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Many B.C. residents still apprehensive about going to the gym, using transit: survey
VANCOUVER -- Are you ready to return to a gym, restaurant or hair salon?
As many B.C. businesses begin cautiously reopening under new provincial guidelines, a new survey suggests a significant number of potential customers and clients still feel apprehensive about returning to the services we took for granted not long ago.
Research Co. polled British Columbians on whether they'd return to a variety of different venues and locations before a vaccine is developed for COVID-19, and the results were a mixed bag.
Roughly half of respondents said they would go to the gym, and about 40 per cent said the same about sporting events or concerts.
"You can't have the Rolling Stones playing and then tell people to stay two metres away from each other," said Research Co. president Mario Canseco.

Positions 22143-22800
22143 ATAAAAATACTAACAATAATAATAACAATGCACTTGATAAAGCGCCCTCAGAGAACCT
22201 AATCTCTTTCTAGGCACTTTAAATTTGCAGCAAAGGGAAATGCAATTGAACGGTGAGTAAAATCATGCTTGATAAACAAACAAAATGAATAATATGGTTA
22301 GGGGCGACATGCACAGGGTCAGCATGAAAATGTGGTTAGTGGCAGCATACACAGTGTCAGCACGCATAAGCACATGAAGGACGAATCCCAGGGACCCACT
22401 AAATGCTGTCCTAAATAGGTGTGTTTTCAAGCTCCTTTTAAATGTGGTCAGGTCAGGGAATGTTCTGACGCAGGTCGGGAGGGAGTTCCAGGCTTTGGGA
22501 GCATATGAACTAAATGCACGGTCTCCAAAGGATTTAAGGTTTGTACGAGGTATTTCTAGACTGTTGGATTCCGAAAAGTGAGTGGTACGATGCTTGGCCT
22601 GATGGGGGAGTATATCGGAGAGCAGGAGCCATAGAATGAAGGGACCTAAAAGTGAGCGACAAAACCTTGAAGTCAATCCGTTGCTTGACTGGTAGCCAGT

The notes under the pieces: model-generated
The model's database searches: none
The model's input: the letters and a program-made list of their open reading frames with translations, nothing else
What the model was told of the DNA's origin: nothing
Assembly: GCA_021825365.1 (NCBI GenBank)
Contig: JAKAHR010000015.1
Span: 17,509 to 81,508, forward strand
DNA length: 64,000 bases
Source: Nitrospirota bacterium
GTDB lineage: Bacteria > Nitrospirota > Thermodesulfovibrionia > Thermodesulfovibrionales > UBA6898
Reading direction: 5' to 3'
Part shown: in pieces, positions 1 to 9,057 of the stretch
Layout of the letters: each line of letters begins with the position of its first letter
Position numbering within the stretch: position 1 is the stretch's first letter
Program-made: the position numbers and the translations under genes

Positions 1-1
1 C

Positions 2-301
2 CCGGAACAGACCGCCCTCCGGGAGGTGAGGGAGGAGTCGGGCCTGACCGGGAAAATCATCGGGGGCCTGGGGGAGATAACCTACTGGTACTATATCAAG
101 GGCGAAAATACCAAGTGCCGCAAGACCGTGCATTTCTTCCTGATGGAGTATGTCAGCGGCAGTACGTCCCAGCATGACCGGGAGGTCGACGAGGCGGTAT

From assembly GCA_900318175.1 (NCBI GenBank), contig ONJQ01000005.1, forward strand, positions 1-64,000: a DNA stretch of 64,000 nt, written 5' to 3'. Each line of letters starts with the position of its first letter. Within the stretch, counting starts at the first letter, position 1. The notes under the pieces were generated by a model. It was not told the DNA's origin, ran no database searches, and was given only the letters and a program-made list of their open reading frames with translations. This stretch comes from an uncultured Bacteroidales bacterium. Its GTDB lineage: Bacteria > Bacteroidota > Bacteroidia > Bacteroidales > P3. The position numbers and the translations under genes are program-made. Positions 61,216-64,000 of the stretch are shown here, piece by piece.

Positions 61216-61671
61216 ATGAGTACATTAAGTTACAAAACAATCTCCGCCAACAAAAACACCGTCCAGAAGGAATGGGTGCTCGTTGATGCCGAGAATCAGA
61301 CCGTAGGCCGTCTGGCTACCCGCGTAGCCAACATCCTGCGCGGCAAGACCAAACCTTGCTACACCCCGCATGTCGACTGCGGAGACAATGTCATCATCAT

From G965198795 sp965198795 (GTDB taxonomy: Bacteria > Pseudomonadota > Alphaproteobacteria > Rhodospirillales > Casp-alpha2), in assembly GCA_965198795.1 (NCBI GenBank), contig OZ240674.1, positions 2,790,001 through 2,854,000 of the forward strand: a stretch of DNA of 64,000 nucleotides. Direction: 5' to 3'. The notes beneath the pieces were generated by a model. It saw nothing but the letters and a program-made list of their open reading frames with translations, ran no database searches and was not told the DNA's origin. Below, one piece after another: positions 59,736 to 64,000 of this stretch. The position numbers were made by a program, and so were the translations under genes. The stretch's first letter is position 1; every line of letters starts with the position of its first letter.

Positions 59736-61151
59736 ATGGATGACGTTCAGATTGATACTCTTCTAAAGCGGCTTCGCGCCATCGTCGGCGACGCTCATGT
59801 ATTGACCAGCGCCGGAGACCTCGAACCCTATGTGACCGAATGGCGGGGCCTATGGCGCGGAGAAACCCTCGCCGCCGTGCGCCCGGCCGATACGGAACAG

There was more support for heading back to bars, pubs or restaurants, however. Canseco said about 70 per cent of people would gladly do so before researchers have figured out a vaccine, and that the number was even higher among Generation Xers.
"If you're 35-54, you're more likely to say I'm ready to go to the pub tomorrow than if you're younger or if you're older," Canseco said.
"I think it has a lot to do with middle aged residents who are tired of being at home, taking care of kids, doing certain things and they need that escape right now."
People were similarly willing to use salons or libraries.
But there was more apprehension around taking public transit. Some 57 per cent of respondents said they would take the bus, and 55 per cent said they'd get back on SkyTrain. The rest said they would rather wait until there's a vaccine.
"It's a pretty high number," Canseco said. "You're essentially looking at two out of five residents who say they would not ride public transit right now."
Pollsters said there was a clear gender divide among the responses as well, with fewer women than men willing to return to every service or business on the survey.
"We definitely see women less likely to say that they're able to do things without having this COVID vaccine ready for us," Canseco said.
Research Co. polled 800 B.C. adults online from May 15 to 17 and weighted the data according to Canadian census figures. The margin of error is plus or minus 3.5 percentage points, 19 times out of 20.